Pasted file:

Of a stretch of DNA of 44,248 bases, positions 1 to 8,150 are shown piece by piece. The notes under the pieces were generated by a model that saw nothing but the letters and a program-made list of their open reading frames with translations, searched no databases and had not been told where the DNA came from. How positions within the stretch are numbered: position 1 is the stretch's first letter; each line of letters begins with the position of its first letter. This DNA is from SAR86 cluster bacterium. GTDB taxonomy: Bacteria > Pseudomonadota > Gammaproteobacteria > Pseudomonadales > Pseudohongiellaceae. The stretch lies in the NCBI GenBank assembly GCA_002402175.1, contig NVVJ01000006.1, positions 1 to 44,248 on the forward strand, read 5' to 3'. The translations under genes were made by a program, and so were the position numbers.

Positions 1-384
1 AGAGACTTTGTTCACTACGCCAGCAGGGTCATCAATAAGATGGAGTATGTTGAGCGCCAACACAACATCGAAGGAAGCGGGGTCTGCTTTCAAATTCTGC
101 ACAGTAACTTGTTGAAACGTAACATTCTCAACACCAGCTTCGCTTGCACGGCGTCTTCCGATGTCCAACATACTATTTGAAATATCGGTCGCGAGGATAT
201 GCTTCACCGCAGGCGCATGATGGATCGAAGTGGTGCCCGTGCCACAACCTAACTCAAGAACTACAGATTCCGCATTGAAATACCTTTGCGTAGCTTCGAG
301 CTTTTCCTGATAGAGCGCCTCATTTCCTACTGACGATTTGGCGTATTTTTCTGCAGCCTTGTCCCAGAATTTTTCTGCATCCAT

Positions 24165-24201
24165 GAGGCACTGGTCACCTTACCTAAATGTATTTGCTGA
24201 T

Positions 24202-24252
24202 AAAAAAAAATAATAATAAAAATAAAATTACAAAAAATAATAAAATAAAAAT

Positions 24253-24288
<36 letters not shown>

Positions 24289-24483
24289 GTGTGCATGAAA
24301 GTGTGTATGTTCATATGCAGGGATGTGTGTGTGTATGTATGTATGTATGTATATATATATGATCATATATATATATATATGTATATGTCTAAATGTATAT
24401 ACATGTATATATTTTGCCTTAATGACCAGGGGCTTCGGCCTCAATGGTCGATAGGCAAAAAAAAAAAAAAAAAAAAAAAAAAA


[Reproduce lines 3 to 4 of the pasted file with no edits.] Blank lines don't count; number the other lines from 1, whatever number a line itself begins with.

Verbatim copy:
1 AGAGACTTTGTTCACTACGCCAGCAGGGTCATCAATAAGATGGAGTATGTTGAGCGCCAACACAACATCGAAGGAAGCGGGGTCTGCTTTCAAATTCTGC
101 ACAGTAACTTGTTGAAACGTAACATTCTCAACACCAGCTTCGCTTGCACGGCGTCTTCCGATGTCCAACATACTATTTGAAATATCGGTCGCGAGGATAT